18. 18. 1. Threat of new entrants <ul><li>Implications for firm </li></ul><ul><ul><li>Increased capacity in the industry </li></ul></ul><ul><ul><li>Reduced prices </li></ul></ul><ul><ul><li>Decreased market share </li></ul></ul><ul><li>Potential Use of IS to Combat Competitive Force </li></ul><ul><ul><li>Better web site to reach customers and differentiate product </li></ul></ul><ul><ul><li>Inventory control system to lower costs and better manage excess capacity </li></ul></ul>
    19. 19. 2. Bargaining Power of Suppliers <ul><li>Powerful Suppliers can exert considerable influence on the buyers (e.g. dictating terms, controlling prices). </li></ul><ul><li>Examples: </li></ul><ul><ul><li>MICROSOFT was so powerful with Windows it insisted that Windows Explorer be the default Web browser. - It took government intervention to reduce that power </li></ul></ul>
    20. 20. 2. Bargaining power of suppliers <ul><li>Implications for firm </li></ul><ul><ul><li>Reduced quality </li></ul></ul><ul><ul><li>Prices raised </li></ul></ul><ul><li>Potential Use of IS to Combat Competitive Force </li></ul><ul><ul><li>Use internet to establish closer electronic ties with suppliers and to create relationships with new suppliers located far away </li></ul></ul>
    21. 21. 3. Bargaining Power of Buyers <ul><li>A powerful buyer may often dictate terms to suppliers which has a strong impact on the way they do business </li></ul><ul><li>Example: </li></ul><ul><ul><li>Dell Computer: Dell’s JIT delivery demands forced suppliers to build facilities near Dell. </li></ul></ul>
    22. 22. 3. Bargaining power of buyers <ul><li>Implications for firm </li></ul><ul><ul><li>Increased quality </li></ul></ul><ul><ul><li>Reduced prices </li></ul></ul><ul><ul><li>Demand for more services, quicker delivery, etc. </li></ul></ul><ul><li>Potential Use of IS to Combat Competitive Force </li></ul><ul><ul><li>Implement CRM system to serve customers better </li></ul></ul><ul><ul><li>Implement CAD/CAM system to improve product quality </li></ul></ul>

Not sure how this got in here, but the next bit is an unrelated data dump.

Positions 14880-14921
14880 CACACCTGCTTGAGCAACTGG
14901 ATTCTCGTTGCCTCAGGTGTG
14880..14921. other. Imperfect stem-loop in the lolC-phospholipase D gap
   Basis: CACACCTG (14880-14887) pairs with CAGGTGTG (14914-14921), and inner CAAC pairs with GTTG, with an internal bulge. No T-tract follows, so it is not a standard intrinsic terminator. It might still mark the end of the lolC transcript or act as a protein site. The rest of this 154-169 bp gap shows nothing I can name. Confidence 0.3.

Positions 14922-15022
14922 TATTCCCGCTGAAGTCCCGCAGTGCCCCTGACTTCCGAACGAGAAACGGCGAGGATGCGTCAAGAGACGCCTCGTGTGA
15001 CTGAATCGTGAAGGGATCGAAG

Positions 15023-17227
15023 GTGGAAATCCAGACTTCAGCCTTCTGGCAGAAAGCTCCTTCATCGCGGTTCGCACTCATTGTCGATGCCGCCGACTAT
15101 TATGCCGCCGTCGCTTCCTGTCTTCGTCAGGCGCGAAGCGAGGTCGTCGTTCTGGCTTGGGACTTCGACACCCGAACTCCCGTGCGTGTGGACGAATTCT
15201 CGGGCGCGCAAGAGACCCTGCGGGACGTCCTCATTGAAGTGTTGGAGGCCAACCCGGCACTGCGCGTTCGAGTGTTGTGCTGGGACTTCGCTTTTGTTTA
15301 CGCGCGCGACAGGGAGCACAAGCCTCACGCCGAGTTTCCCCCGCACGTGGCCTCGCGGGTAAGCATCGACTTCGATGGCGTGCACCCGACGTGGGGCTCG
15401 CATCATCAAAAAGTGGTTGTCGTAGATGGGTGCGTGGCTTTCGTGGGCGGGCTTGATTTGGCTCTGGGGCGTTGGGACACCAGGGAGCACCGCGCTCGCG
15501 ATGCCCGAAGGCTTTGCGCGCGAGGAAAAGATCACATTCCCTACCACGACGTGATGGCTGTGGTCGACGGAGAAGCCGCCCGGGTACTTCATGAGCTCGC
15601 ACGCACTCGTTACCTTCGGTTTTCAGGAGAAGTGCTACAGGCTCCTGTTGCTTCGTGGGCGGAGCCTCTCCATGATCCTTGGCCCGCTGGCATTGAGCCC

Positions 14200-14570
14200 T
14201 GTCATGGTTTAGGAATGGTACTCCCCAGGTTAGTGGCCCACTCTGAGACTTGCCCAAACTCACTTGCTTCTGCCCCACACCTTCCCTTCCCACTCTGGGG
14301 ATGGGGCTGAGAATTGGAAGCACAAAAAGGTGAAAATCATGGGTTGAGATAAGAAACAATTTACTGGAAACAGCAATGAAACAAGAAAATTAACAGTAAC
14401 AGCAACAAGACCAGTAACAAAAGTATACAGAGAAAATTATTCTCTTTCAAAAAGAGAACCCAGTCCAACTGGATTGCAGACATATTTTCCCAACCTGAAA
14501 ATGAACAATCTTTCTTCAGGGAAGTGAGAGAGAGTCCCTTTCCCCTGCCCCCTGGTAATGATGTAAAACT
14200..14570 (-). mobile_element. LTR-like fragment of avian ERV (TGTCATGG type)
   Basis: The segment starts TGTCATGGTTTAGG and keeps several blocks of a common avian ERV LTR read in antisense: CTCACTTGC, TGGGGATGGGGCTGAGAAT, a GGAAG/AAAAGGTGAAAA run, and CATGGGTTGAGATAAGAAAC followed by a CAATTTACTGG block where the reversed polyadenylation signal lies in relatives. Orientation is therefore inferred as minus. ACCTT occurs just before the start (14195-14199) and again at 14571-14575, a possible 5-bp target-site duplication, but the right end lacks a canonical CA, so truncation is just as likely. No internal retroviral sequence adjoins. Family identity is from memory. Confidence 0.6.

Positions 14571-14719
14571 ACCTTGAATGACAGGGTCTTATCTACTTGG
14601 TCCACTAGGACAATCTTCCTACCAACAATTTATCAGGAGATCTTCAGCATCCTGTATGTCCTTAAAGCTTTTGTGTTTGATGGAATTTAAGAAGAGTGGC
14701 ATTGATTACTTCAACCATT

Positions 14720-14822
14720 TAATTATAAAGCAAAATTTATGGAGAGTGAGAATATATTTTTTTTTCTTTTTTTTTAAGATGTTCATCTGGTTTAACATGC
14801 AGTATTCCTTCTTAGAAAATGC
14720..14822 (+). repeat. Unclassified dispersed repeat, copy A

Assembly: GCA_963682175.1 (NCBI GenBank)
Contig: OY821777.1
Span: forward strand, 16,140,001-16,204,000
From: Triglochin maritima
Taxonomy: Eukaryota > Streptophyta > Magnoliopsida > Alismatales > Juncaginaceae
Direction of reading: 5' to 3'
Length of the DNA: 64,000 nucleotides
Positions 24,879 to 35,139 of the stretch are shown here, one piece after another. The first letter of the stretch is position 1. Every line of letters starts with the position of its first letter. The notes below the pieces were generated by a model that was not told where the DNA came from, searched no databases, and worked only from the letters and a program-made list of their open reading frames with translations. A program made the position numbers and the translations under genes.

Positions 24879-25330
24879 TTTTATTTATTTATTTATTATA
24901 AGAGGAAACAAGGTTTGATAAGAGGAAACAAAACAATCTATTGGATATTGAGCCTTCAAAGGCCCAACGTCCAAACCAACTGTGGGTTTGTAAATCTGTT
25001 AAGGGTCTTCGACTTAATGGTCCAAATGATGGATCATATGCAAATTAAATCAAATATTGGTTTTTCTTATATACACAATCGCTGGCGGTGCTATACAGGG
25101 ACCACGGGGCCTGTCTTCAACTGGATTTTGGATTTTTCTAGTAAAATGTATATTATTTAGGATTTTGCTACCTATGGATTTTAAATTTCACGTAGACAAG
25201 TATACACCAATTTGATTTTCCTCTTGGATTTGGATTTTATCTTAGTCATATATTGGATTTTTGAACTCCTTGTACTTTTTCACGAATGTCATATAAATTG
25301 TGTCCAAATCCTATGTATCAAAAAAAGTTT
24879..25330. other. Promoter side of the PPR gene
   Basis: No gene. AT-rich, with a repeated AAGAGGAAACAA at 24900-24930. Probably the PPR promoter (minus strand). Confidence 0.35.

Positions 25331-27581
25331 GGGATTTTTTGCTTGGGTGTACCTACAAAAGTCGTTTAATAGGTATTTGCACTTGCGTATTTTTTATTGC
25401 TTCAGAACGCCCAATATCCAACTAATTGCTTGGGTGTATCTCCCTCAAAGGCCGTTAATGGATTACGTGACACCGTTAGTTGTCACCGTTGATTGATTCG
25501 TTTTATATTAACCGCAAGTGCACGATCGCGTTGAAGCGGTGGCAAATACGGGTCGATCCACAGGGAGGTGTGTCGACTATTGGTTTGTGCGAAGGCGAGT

23. 23. 4. Threat of substitute products and services <ul><li>The competition engendered by a Threat of Substitute often comes from products outside the industry . </li></ul><ul><ul><li>Computers destroyed the typewriter industry </li></ul></ul><ul><ul><li>TV nearly destroyed newspapers </li></ul></ul><ul><ul><li>Airlines threaten busses & trains </li></ul></ul><ul><ul><li>Online trading replaces human brokers. </li></ul></ul>
    24. 24. 4. Threat of substitute products and services <ul><li>Implications for firm </li></ul><ul><ul><li>Losing customers for life </li></ul></ul><ul><ul><li>Decreased market share </li></ul></ul><ul><li>Potential Use of IS to Combat Competitive Force </li></ul><ul><ul><li>Use DSS and customer purchase database to assess trends and customer needs better </li></ul></ul><ul><ul><li>Use CAD systems to redefine products </li></ul></ul>
    25. 25. 5. Rivalry among existing firms <ul><li>Pure competition among rival firms drives profits to zero. But firms strive for a comparative advantage over rivals … continuously changing to keep an edge </li></ul><ul><li>If you don ’ t change – you ’ re DEAD! </li></ul><ul><ul><li>Wal-mart is a price leader </li></ul></ul><ul><ul><li>Pharma developed alliances </li></ul></ul><ul><ul><li>Car Manufacturers rely on improving quality and innovation </li></ul></ul>